Calls to ban New Zealand’s Haka before sporting games have emerged after a fiery clash in the final between Australia and New Zealand’s under-20s.
Rugby league heads have criticised Australia’s “disrespectful” response to the traditional pre-match ritual after the two teams had to be separated before the game had begun.
The Haka was originally a war dance performed to motivate the warriors psychologically to fight and intimidate the opposition.
Te Rauparaha, war leader of the Ngati Toa tribe, composed the “ka mate” haka in 1820.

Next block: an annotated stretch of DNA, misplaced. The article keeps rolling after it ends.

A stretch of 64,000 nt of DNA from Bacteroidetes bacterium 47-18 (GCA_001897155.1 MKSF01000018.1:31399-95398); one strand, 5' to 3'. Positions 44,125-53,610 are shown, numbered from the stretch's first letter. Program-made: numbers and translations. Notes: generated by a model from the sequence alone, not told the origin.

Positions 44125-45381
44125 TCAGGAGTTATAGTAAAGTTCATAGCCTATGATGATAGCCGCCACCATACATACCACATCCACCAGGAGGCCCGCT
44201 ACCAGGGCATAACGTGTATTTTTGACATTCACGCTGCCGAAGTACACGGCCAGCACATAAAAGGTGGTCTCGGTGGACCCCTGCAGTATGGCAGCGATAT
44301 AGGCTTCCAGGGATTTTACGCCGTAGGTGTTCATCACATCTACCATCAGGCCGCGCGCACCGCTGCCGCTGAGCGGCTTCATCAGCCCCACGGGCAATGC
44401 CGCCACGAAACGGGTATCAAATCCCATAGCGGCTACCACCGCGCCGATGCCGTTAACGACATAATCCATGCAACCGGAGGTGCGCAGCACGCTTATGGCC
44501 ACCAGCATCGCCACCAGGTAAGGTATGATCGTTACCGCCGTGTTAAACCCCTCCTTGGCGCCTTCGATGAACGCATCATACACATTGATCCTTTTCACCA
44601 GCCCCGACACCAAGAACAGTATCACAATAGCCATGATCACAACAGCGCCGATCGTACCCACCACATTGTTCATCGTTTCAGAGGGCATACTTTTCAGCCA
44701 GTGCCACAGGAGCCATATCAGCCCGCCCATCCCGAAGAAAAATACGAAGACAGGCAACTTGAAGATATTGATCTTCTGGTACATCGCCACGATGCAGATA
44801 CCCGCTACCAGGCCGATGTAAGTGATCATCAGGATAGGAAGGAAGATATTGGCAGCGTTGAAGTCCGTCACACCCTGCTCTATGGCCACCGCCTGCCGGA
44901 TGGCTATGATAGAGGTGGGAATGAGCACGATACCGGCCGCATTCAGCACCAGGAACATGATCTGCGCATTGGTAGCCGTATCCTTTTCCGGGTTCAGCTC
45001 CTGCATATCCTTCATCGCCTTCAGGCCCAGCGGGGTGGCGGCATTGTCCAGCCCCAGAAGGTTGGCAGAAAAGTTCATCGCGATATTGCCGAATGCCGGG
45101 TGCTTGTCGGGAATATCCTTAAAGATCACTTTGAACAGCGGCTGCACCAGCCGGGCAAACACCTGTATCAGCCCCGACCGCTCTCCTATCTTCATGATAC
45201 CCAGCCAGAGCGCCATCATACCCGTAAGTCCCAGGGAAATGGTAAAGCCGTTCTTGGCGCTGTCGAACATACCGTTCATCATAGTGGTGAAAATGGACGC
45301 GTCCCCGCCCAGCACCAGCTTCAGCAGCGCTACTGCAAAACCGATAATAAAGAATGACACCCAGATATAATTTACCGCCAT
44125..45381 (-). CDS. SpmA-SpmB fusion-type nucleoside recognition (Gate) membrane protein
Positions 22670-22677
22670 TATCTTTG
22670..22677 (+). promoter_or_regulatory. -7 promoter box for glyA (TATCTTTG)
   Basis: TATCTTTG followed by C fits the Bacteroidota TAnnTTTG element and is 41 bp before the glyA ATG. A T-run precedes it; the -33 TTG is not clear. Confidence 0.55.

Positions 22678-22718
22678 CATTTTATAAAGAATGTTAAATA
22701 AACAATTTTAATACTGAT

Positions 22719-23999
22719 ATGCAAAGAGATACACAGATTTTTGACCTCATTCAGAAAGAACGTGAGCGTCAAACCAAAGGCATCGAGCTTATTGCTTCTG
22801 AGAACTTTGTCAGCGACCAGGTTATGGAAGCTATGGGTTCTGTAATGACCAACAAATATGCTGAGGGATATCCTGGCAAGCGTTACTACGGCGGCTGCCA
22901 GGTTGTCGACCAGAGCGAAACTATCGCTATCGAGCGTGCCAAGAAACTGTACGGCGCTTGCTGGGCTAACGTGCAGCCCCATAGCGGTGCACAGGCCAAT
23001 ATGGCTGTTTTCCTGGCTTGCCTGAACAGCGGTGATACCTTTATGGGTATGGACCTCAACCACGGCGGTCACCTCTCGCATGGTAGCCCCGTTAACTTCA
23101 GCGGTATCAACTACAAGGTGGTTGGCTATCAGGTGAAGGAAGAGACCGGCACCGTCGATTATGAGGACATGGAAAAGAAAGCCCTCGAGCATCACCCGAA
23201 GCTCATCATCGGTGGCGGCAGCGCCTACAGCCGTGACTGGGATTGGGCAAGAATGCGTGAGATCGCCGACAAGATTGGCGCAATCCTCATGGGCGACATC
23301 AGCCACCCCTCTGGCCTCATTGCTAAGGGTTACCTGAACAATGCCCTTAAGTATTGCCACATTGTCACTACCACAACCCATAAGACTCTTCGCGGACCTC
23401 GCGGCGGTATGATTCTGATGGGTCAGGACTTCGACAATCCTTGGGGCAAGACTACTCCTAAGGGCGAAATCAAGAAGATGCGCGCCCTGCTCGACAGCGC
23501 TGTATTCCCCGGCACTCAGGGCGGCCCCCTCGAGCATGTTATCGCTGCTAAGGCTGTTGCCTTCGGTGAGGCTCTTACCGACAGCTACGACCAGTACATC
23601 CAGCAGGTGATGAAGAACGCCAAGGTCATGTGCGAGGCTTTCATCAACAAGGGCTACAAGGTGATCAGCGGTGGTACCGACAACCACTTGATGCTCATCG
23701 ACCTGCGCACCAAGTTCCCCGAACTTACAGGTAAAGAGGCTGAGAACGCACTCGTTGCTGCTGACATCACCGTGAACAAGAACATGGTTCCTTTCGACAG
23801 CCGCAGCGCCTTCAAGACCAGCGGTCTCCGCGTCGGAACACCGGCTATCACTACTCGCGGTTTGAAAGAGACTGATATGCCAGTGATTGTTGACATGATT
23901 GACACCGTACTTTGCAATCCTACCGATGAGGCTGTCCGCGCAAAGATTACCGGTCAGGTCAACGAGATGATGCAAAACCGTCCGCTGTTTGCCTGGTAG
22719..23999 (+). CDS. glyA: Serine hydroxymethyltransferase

The Haka received controversial responses in the past with the Australian rugby team famously turning their back on the Haka during a 1996 Bledisloe Cup clash in Wellington.
In recent years, the International Rugby Board ruled that the team facing the Haka must stay at least 10 meters from the halfway line.
Ex-rugby coach and New Zealander Eddie Harmer said the Haka is an expression of cultural pride.
“The Haka is incredibly important to both Maoris and New Zealanders, on top of that, it’s what fans expect to see when they go to game,” Mr Harmer said.
“Haka’s are not always done to threaten violence, they are used to welcome and to celebrate.
“Aboriginals have their own version of a Haka as do the other Polynesian Islands. I think anyone wanting to ban the Haka is just ignorant of other cultures and what it means to them.”